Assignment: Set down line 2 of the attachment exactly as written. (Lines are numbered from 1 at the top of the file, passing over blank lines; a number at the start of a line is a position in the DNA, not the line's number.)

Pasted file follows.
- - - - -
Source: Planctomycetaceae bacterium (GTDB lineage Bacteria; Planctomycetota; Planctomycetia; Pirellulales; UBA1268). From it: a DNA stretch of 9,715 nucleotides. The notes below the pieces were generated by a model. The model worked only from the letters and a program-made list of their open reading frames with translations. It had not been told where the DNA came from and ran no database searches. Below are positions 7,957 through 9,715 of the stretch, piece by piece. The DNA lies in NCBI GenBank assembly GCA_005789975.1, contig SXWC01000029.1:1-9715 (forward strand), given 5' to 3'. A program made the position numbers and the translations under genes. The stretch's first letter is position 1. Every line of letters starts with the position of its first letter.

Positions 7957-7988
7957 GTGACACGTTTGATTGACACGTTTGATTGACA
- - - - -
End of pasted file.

Positions 7957-7988